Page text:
San Diego County stepping up climate action in October

Demonstrators hold a sign saying "There is No Planet B"  during a 2019 protest at Huntington Beach High School

A student climate protest at Huntington Beach High School in 2019.
(Raul Roa/Staff Photographer)

The county is expecting updates this month on two ambitious plans to reduce climate change and counter its impact


San Diego County will address climate change with a report on its climate action plan next week and a draft copy of an ambitious countywide sustainability roadmap expected at the end of the month.

After years of the county fighting lawsuits challenging its old climate action plan, the Board of Supervisors voted in July to create a new one that will more forcefully address greenhouse gas reductions and climate adaptation in the unincorporated areas.

The county board will hear an update on that plan at its regular meeting on Oct. 20.

The board is going a step beyond the climate action plan with what it is calling its “decarbonization framework,” which will coordinate with cities, school districts and other agencies throughout the county to reduce carbon emissions to zero by 2035. The draft of that framework will be released at the end of October.

In summer, after scrapping the previous climate plans, supervisors directed county staff to develop a new climate action plan that is legally enforceable and doesn’t use carbon offset credits — which allow developers to pay for releasing excessive climate pollutants rather than reducing them.

The county’s new plan must provide clear goals and measurable steps to achieve zero carbon emissions by 2035, supervisors said.

At a virtual meeting in August, county planners held a brainstorming session to seek ideas to get people and businesses to reduce car trips and other sources of vehicle emissions.

“What if your community was developed in a way that you could walk, bike and roll to your destination?” planner Claire Moss asked participants.

Speakers suggested a variety of options, including building more infrastructure for bikes and electric vehicles, encouraging carpooling, and adding more frequent and reliable public transportation. The county could also reduce emissions by promoting telecommuting with flexible work schedules and improved internet connectivity, the speakers said.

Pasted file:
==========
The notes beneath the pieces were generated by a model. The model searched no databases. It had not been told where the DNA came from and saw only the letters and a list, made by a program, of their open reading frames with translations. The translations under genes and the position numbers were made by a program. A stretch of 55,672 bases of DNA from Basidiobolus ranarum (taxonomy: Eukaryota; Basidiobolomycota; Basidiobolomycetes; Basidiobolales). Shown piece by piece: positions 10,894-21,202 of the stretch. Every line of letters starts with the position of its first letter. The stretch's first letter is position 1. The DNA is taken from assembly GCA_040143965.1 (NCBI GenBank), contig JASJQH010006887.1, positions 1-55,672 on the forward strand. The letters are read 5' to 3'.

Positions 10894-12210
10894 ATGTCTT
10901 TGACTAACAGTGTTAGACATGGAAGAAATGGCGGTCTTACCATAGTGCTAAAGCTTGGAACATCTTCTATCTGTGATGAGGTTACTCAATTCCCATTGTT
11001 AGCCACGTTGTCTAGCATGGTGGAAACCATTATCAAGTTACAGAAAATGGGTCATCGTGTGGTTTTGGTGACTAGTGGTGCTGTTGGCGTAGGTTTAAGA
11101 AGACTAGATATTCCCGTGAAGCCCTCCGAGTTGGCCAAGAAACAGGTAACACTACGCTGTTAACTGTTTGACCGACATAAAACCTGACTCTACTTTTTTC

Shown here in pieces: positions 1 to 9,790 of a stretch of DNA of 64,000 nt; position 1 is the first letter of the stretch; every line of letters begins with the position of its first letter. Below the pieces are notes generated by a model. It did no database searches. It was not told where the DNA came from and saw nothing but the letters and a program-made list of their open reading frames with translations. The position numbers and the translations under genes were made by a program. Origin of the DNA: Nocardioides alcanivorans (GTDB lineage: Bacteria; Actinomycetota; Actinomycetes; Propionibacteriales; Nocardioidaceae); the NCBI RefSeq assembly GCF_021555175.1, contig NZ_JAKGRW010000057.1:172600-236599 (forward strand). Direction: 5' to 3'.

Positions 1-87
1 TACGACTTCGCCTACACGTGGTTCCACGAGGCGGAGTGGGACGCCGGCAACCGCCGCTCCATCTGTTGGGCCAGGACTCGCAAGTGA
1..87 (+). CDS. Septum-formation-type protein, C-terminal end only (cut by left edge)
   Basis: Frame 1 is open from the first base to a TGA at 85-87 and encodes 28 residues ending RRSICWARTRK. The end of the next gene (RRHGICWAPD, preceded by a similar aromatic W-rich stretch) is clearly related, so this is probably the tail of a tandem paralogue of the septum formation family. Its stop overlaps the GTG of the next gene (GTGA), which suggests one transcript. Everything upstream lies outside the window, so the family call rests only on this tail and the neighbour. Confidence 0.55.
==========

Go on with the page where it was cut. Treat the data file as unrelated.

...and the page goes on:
To help reverse rising atmospheric carbon, participants called for increasing urban forestry, building more parks and preserving natural wildlife habitat.

County officials said they will combine those concepts with transportation modeling data from the San Diego Association of Governments’ new regional plan. SANDAG is expected to adopt its new regional plan at its December meeting, the county’s climate plan website stated.

After that, county officials will be able to accurately calculate vehicle miles traveled in unincorporated areas — a key measure of traffic impact used as a proxy for estimating greenhouse gas emissions. And they can quantify the potential impact of various climate action strategies.

Through the end of this year, the county will gather greenhouse emissions data, according to the climate action website. In 2022 the county will establish reduction targets.

In 2023 officials will release a draft Climate Action Plan and then hold more public hearings before adopting the final plan.

In a separate but related effort, the county is partnering with cities, school districts and academic experts to develop a regional sustainability effort that would extend to all cities in San Diego as well as the unincorporated area.

The county officials are developing the plan under guidance of UC San Diego’s School of Global Policy and Strategy and the University of San Diego‘s Energy Policy Initiatives Center.

The climate action plan will focus only on the unincorporated regions whereas the decarbonization framework, or sustainability plan, will take a more broad, regionwide approach, said Murtaza Baxamusa, the county’s program manager for regional sustainability.

“It will focus on overall carbon emissions,” he said. “This has not been done for a county region before.”

The team will release a draft report the end of October and present technical reports to the board in November, Baxamusa said. They hope to present policy measures to the board by 2022.